Of course, it seems that the above article couldn’t be published without its obligatory counterpart – an outcry for the death of publishing at the hands of social media/amateur reviewers/self-publishing/ebooks or whoever happens to be the target this week. This time, an article over at Pub Crawl which initially seems to downplay the exaggerated “death of the industry!!!” claims then goes on to place at least some of the blame squarely on the shoulders of readers and consumers – for not valuing books and book stores enough. Which is interesting, because this time I (Catie) actually agree with it a bit. Do I think that it’s important to support indie stores and to not engage in piracy? Yes. But it’s undeniable that the indie stores are just not able to keep up with the selection, pricing, and convenience of major online retailers. However, I think that indie book stores do have a huge advantage because (and yes, this is obvious) they are actual, physical locations. When I go to a lecture, book club, signing, or other book-related event, I don’t go to Amazon. I go to my local book store or library. And I think that’s good news.
More good news for libraries: this week in an article posted by Library Journal, Random House confirmed its stance that libraries own the ebooks purchased from Random House and are not just licensing them for use. Which is huge, since other major publishers have announced that they will be placing lending “caps” on their licensed ebooks for libraries. Hopefully other publishers will follow Random House’s example.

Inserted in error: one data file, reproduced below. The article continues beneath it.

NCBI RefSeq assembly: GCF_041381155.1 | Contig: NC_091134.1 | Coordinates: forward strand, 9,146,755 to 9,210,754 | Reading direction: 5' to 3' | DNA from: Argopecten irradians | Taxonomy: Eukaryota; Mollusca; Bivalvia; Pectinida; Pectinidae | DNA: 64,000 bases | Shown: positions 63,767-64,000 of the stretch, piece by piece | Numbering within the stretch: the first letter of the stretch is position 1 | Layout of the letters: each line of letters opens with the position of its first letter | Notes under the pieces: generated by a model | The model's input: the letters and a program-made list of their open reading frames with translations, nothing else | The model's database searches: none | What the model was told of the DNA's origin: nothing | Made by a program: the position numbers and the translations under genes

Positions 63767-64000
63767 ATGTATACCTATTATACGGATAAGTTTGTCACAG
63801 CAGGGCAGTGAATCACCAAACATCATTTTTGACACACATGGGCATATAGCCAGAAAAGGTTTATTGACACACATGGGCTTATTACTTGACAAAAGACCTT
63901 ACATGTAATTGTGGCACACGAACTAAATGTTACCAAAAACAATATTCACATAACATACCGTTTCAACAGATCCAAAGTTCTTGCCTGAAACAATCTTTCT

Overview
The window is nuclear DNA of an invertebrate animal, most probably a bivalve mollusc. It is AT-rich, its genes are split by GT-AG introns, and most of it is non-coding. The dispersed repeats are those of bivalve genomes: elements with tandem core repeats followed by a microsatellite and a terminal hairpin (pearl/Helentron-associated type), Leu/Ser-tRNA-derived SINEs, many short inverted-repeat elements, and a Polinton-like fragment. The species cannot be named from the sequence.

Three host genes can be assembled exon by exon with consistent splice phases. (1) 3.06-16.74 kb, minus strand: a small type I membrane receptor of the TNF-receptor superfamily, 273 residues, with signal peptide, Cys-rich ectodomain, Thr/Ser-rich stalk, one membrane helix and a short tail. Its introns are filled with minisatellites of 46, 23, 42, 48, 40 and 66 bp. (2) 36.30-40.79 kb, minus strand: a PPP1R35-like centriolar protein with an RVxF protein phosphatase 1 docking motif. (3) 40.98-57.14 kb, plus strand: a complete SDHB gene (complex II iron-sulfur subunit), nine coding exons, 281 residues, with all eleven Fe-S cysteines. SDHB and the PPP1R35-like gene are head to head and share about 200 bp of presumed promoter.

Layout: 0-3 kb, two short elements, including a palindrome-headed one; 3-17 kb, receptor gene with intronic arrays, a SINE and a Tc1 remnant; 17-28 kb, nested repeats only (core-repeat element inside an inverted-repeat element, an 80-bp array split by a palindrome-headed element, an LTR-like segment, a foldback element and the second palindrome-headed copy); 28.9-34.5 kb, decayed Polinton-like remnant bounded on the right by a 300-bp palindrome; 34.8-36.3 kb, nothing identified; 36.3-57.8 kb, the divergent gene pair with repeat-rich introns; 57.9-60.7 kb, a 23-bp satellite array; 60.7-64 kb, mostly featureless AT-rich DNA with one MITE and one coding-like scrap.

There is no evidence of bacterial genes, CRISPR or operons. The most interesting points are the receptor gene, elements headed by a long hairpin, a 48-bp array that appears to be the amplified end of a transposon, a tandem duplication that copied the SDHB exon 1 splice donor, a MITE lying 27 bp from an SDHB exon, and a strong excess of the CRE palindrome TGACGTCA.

The American Library Association (ALA) released its top ten winners for teens this week, to which we collectively say: her? What did you all think about this list? We were a bit…underwhelmed.
There were a ton of great interviews posted this week with some of our favorite authors:
- John Green was interviewed over at Voya
- Sara Zarr was interviewed by Cat Clarke for The Guardian
- Melina Marchetta and John Marsden are part of a panel interviewed about young adult fiction over at First Tuesday Book Club
And some other exciting things:
- Neil Gaiman, Neal Shusterman, Lemony Snicket, and others will be reading Coraline aloud one chapter at a time in celebration of its tenth anniversary
- John Scalzi reviews The Girl Who Fell Beneath Fairyland and Led The Revels There for Omnivoracious
- Random House plans an open house at their New York headquarters for November 2nd, where for $25 readers and come and meet with publishing professionals and authors. (Anyone going to this? I am seriously considering it!)
Fans of Graffiti Moon will be very excited about this tweet: